Times can be tough in more ways than one, as Elyssa Mount knows only too well.
That’s why the 44-year-old Dexter mother of two is doing something about it. Mount is the co-owner of Grow With Me, an Ann Arbor resale boutique, that offers new and gently used high quality
children’s clothing, games, toys, high chairs, jogging strollers and other kid’s gear. Portions of the sales proceeds are donated to several area charities, including the Ann Arbor Autism Foundation, the Judson Center, Different Paths Newsletter – geared to parents of children with special needs and the Autism Society of Washtenaw County. “Since we’ve opened, it’s close to $30,000,” said Mount.
Mount’s little boy has been diagnosed with autism. “He’s high functioning. Though affected by it – he’s delayed socially and academically, he can function in a regular classroom with an aide,” she said. “I feel fortunate that he’s done as well as he has.” Children with autism maintain a spectrum of abilities. “They can be so different from each other. They need to have a language and social deficit.
They need to have stimming – they may line things up or spin around or flap their hands. There’s so many different aspects,” she said. “A lot of the children are really bright but we can’t reach them with typical means.” She learned of her child’s difficulty when he was small. “My son didn’t look at you even when he was a baby,” she said.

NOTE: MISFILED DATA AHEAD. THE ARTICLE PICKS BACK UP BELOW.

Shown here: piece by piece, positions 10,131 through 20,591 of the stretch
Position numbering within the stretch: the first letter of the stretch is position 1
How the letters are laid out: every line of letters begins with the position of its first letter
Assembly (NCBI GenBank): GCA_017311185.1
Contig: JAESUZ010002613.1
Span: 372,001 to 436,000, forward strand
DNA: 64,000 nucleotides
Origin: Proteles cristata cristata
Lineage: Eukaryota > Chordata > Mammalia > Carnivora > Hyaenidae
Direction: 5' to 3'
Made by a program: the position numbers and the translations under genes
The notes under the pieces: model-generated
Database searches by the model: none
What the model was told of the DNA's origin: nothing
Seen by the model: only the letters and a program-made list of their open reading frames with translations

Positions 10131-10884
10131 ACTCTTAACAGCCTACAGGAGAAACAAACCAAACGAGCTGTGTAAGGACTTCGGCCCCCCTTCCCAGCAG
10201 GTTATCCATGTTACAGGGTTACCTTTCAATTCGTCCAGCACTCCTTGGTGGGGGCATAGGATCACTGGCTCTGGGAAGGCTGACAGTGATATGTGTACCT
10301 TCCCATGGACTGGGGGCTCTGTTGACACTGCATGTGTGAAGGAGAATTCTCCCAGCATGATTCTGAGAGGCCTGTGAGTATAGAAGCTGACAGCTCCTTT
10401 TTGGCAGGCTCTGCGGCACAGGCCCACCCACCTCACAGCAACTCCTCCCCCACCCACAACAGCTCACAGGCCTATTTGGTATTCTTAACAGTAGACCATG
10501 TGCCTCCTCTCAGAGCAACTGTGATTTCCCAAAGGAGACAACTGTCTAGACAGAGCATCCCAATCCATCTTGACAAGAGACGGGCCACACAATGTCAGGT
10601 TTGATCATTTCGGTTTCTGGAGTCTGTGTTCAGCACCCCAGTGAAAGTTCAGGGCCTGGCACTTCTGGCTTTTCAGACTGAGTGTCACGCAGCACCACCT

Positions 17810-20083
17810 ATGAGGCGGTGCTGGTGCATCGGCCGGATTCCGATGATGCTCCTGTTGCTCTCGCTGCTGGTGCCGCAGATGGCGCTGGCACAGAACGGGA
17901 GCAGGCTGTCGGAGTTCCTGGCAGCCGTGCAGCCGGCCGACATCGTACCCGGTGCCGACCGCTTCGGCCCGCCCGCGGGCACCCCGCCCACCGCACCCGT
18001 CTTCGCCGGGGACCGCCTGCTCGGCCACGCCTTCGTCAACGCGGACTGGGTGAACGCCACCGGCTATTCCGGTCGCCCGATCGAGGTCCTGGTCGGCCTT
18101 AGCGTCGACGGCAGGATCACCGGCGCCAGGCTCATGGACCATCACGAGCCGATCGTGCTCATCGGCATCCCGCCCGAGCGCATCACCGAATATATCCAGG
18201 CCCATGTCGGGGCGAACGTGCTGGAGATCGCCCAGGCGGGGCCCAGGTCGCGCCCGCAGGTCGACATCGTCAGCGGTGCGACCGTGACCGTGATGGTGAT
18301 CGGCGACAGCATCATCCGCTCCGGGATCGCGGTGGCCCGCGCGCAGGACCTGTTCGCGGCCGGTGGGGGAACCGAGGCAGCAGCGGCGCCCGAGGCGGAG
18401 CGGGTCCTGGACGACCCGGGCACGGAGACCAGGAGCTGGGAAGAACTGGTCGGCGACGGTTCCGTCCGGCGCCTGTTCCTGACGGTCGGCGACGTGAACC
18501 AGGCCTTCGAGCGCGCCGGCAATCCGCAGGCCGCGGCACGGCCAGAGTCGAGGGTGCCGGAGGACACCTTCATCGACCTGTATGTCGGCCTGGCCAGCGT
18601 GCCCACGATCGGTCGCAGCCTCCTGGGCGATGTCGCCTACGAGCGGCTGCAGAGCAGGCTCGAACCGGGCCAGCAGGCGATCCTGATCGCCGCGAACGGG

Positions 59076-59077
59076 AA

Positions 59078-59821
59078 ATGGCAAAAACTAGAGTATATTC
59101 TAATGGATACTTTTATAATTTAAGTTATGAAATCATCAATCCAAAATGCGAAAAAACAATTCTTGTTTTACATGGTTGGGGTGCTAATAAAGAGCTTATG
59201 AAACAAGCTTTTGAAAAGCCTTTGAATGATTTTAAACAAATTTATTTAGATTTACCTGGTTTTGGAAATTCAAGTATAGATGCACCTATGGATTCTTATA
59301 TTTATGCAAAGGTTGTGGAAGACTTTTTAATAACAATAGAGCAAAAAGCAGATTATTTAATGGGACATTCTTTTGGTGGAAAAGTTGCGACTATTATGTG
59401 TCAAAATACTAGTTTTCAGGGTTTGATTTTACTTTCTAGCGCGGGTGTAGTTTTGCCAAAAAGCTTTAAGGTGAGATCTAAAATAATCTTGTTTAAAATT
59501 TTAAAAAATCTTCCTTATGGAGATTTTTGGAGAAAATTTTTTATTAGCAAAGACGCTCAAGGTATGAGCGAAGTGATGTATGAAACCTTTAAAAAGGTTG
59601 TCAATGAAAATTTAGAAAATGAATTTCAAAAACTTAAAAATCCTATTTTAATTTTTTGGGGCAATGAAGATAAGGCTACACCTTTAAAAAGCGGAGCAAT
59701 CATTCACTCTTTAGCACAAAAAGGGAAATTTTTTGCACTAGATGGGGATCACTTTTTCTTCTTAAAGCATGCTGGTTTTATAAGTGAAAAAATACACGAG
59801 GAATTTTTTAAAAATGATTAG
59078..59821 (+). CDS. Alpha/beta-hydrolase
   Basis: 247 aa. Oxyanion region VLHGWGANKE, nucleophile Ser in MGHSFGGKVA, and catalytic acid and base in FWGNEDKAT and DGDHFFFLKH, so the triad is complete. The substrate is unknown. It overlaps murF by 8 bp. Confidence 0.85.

The area’s financial downturn has an especially punishing effect on moms and dads of kids with special needs. “I wanted to help parents of children with autism. Most therapies are not covered by insurance,” she said. “I hope it will change in the future.” Little ones can have fun in Mount’s store while their parents shop for bargains. Children can watch movies, read a book or play with a wooden train. “I started the store when the economy was bad. Resale shopping makes sense because you can buy something like new for 25 percent of the price.”
A wide variety of American and European brands are available at Grow With Me, including Gymboree, Gap, Justice (for older girls), Old Navy, Children’s Place, Oilily and others. People can also sell clothes and kid-friendly items to the shop for cash or store credit. “I think we have a lot of different customers. Some are quite well off, but frugal and concerned about the economy or they simply want to pay a fraction of the cost,” she said. “Some come in and target our dollar room for a bargain.” The clothing in the dollar room includes items that are less popular or have not sold for a while. Fifty percent of the proceeds of those items are donated to the shop’s charities, along with one percent of the store’s year-end profits. Helping disabled children through her shop has been a blessing to Mount. “I couldn’t even imagine it would be this rewarding,” she said.
2521 Jackson Ave. (in the Westgate Shopping Plaza). 734-622-0224. www.growwithme123.com